Skip to main content

Race, police brutality allegations rock Alabama city

By Alan Silverleib, CNN
STORY HIGHLIGHTS
  • Travarious Daniel, 29, was arrested on March 20 for allegedly breaking into a car
  • Daniel was struck repeatedly in the course of the arrest
  • Daniel is black; the officers involved in the arrest are white
  • The incident occurred in Birmingham, Alabama -- a city with a history of racial strife

(CNN) -- Birmingham, Alabama -- a city with a long history of racial strife -- has been shaken by the release this week of a video recording showing a group of white police officers hitting an African-American man accused of attempting to steal a car.

Travarious Daniel, 29, was arrested outside a nightclub in downtown Birmingham shortly after 1 a.m. on March 20. Video of the arrest shows Daniel, his hands raised in the air, briefly staggering down a sidewalk before being tackled and struck multiple times in the back of the head.

A photo published by the Birmingham News shows Daniel with a bandage over a swollen eye after his arrest.

Two officers have been placed on paid administrative leave pending the result of an internal investigation, according to Gayle Gear, an attorney for the local Fraternal Order of Police.

Calls to the Birmingham's police department were not immediately returned Friday.

Daniel has been charged with unlawful breaking and entering of a vehicle and receiving stolen property. But it is the allegation of police brutality that is drawing attention.

"A group of white policemen and my client is a black victim. Do the math," said Charles Salvagio, Daniel's attorney.

"It's very sad that this is being cast as a racial matter," Gear replied. "The police department is color-blind. This is not a racial matter. Not at all."

Salvagio said the video, which he released to the media, came from the nightclub's security camera. Daniel works at the club and obtained the video.

Birmingham Mayor William Bell -- himself an African-American -- is withholding judgment until the results of an internal investigation.

"The mayor is very disturbed at the video and the images," said Chuck Faush, Bell's chief of staff. But "there is due process and we will wait to find out the facts."

Faush told CNN the city had been examining the possibility of increased mandatory training on issues related to law enforcement and race before Daniel's arrest. The city has also been reaching out to local faith-based and other civic leaders to encourage closer ties.

"This heightens what we're trying to do," he said.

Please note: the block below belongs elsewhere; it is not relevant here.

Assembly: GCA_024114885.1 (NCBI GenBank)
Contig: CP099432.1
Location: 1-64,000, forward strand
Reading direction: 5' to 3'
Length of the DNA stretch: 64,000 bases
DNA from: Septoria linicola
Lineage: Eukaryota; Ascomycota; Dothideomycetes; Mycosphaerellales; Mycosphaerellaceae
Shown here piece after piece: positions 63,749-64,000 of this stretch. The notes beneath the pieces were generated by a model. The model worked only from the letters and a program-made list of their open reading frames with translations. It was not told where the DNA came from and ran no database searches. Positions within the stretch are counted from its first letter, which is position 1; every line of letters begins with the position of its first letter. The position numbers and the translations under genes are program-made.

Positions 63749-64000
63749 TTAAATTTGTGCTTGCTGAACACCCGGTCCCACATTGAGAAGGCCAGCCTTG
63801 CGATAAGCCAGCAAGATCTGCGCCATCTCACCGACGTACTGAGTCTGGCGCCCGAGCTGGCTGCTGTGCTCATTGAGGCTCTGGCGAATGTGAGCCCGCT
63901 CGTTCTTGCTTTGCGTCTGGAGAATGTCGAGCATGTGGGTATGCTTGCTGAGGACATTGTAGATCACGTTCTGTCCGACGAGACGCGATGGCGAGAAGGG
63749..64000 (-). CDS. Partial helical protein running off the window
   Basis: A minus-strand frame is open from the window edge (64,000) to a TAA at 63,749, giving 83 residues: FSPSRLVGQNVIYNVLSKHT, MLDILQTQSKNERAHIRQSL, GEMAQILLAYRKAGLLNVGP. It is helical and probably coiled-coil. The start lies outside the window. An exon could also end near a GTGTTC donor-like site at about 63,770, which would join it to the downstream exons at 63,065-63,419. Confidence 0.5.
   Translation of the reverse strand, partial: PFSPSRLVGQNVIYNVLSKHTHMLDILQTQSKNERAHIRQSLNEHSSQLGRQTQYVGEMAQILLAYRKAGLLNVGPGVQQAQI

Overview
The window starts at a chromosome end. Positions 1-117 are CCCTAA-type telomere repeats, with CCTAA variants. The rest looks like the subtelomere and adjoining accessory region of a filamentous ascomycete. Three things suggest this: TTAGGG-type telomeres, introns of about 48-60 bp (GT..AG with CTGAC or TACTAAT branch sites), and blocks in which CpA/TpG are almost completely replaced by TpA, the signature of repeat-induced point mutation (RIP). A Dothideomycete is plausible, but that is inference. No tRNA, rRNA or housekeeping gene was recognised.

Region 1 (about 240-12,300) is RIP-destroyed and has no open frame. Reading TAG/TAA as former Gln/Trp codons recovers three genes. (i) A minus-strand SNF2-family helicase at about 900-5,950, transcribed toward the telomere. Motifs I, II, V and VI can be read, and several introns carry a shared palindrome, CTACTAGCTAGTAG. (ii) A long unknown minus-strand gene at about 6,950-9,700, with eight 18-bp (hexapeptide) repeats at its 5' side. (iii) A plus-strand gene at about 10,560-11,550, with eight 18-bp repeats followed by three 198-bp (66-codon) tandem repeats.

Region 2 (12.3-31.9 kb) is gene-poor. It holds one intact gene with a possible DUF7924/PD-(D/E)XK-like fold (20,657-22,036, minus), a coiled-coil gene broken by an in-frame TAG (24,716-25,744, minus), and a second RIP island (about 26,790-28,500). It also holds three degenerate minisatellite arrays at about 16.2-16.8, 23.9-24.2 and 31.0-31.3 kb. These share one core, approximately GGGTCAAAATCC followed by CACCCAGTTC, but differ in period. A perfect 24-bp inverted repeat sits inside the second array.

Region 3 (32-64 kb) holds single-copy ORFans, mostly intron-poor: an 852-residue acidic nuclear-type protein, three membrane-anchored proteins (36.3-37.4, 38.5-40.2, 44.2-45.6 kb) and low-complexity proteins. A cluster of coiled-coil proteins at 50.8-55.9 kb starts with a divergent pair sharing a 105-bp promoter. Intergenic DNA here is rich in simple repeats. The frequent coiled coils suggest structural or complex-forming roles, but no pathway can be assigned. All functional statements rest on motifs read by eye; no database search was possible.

Gear called the mayor "reasonable" and said the police welcome the idea of increased training. But Bell "does not have a law enforcement background," she noted.

The video showing Daniel being hit doesn't tell the whole story, Gear said. She noted that the officers were initially forced to chase Daniel -- who has prior felony convictions -- and that in dealing with a suspect, holding the hands in the air can sometimes be interpreted as an act of defiance.

Most people "see the gentleman with his hands in the air and they think he's giving up," she said. But defendants are told to drop to the ground, and "if you resist, there will be action taken by the police."

"They used only the force necessary to (ensure) an arrest," she asserted.

Salvagio dismissed Gear's claim.

"We have a defense to this, and they know we do," he said. The video is "clear evidence there are some bad apples in the police department."

Salvagio said Daniel intends to file a lawsuit against the police department. Daniel's first court hearing on the car theft charge is scheduled for April 11.

The mayor's office declined to discuss the possible broader racial ramifications of the case.

Birmingham, Alabama's largest city, was the center of the civil rights movement that reverberated through the United States and beyond in the 1950s and 1960s. The Rev. Martin Luther King Jr. was arrested in the city for taking part in a peaceful demonstration, and penned the now-famous "Letter from Birmingham Jail," an open letter in which he spelled out his justifications for civil disobedience: "... one has a moral responsibility to disobey unjust laws."

The city also suffered the scars of racially motivated bombings during those turbulent years, most notably a blast at the 16th Street Baptist Church that killed four black girls in 1963. The Civil Rights Act, which outlawed racial segregation, was signed by President Lyndon B. Johnson the following year.

Still, Birmingham has worked hard to rebuild its infrastructure and its image. In recent years, it has adopted "The Diverse City" moniker, "recognizing the city's undeniable civil rights heritage while promoting its diversified destinations" as the Birmingham Business Journal once put it.

Bell, the mayor, plans to be in Atlanta on Monday as one of the recipients of an award from the Southern Christian Leadership Conference. The "Keeper of the Dream" award -- an allusion to King's historic "I Have a Dream" speech -- is given to those who work toward improving equality and justice.

In Birmingham, "we embrace our past, but we only use it to build our future," Faush said.

CNN's Samira J. Simone contributed to this report.